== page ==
I get my news from Apple News which aggregates things for me to read. Sources would include.

    WSJ, The New Yorker, CNBC, Barron's. and several others.

    News today isn't unreliable junk. It's just requires effort or yes payment to get it.

    American's are not going to put in the effort when a **** Facebook meme already confirms what they want to believe anyway.

  • swilkerson7317swilkerson7317 Posts: 2,426 ✭✭✭✭✭ Graduate
    edited July 2023

    I think it all goes back to the advent of 24/7 news. You have to fill the space with something. The world really isn't all that exciting to need round the clock coverage.

    The real problem there is 24/7 news became 24/7 opinion.

    I used to love Headline News. They would just play the top stories of the day with little or no commentary. An earthquake in Turkey.....A major bill passed Congress......A new leader was elected in Japan.....etc. It repeated every 10 minutes or so. It was great. No opinion. Just factual reports of what happened.

    That isn't what we get from 24/7 news. It's more like a British tabloid these days. Total garbage.

  • pgjacksonpgjackson Posts: 17,571 ✭✭✭✭✭ Graduate

    I agree with everything you said, but I'll disagree that the news is mostly unreliable junk. I can cite countless major news outlets that knowingly reported outright lies and falsehoods or slanted the details so much that consumers are lead astray. If I have to go and cross-reference multiple sources, each reporting the same story with completely different angles....that is a problem. In theory, honest news articles should be the same no matter what network or paper publishes it.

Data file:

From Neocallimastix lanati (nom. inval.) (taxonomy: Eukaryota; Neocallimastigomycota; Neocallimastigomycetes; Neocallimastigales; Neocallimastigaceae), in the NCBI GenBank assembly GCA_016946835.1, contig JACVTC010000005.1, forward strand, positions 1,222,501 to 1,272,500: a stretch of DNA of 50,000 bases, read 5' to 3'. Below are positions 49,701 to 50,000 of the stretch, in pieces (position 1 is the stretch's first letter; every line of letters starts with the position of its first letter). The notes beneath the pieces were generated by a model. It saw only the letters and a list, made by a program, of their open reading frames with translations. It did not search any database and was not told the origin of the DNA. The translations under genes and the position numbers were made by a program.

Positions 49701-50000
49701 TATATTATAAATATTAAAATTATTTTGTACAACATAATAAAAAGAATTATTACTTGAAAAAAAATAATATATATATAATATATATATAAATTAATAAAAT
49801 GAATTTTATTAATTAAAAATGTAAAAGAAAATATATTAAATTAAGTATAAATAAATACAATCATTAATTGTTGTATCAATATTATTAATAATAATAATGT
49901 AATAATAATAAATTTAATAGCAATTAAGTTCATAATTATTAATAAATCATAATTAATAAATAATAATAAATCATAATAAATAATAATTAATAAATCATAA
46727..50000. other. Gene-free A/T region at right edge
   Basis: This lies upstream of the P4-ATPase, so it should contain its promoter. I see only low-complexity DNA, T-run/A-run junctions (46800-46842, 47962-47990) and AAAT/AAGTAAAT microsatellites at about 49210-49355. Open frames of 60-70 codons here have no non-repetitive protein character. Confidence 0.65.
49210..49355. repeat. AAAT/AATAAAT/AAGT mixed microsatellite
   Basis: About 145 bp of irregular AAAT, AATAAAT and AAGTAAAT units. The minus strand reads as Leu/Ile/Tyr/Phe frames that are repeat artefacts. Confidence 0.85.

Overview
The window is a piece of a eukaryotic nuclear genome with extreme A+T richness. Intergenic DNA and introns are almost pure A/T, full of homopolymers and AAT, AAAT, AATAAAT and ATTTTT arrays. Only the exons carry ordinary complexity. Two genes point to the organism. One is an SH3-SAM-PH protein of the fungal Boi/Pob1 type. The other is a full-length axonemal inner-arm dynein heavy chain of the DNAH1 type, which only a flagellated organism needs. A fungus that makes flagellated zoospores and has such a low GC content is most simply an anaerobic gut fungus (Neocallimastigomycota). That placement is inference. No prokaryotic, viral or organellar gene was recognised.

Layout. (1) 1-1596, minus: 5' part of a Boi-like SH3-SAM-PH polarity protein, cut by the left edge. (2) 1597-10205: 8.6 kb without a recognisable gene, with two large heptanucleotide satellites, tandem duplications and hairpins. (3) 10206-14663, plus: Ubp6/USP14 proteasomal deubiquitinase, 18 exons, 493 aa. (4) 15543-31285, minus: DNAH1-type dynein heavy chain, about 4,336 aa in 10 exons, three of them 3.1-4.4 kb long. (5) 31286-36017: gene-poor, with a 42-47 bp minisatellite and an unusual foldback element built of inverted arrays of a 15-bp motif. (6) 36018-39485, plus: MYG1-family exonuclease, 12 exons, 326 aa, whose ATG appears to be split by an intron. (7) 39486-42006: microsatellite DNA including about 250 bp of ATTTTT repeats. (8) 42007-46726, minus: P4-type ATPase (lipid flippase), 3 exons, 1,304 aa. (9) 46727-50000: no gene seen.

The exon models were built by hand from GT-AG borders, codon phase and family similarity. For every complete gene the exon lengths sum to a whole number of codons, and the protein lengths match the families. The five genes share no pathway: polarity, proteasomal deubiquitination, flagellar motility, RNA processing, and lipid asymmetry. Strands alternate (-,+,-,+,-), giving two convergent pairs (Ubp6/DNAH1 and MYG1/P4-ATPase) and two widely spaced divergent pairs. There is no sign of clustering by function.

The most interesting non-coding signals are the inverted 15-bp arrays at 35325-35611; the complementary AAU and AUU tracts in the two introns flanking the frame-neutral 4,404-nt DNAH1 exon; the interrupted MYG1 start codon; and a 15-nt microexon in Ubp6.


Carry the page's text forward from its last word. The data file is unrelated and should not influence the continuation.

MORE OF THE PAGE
• swilkerson7317swilkerson7317 Posts: 2,426 ✭✭✭✭✭ Graduate
    edited July 2023

    In theory, honest news articles should be the same no matter what network or paper publishes it.

    Well I hate to break it to you. But its never been that way.

    William Randolph Hearst was the Rupert Murdoch of his day.

    You give me the pictures ill give you your war.

    But yeah there is good news out there. You just have to be selective about your sources.

    The WSJ for example is still an excellent source. As is the NYT. One conservative. The other liberal. So yeah you get that on their editorial pages.

    But the reporting they both do is top notch typically.

  • BEACHDAWGBEACHDAWG Posts: 3,204 ✭✭✭✭✭ Graduate

    "One Conservative, one Liberal." Now that wouldn't lead to any editoralizing at all.

  • Joe31Joe31 Posts: 1,328 ✭✭✭✭✭ Graduate

    Seriously though, is there a decent news source that doesn’t lean left or right?

  • swilkerson7317swilkerson7317 Posts: 2,426 ✭✭✭✭✭ Graduate

    Of course it does. But they do strive to keep it out of the straight reporting.

    Seriously though, is there a decent news source that doesn’t lean left or right?

    No. Never has been either. We all act on biases even sometimes unconsciously. Journalists are no different. But again some like the WSJ do try and keep it straight with their reporting. Opinions are reserved for the editorial pages.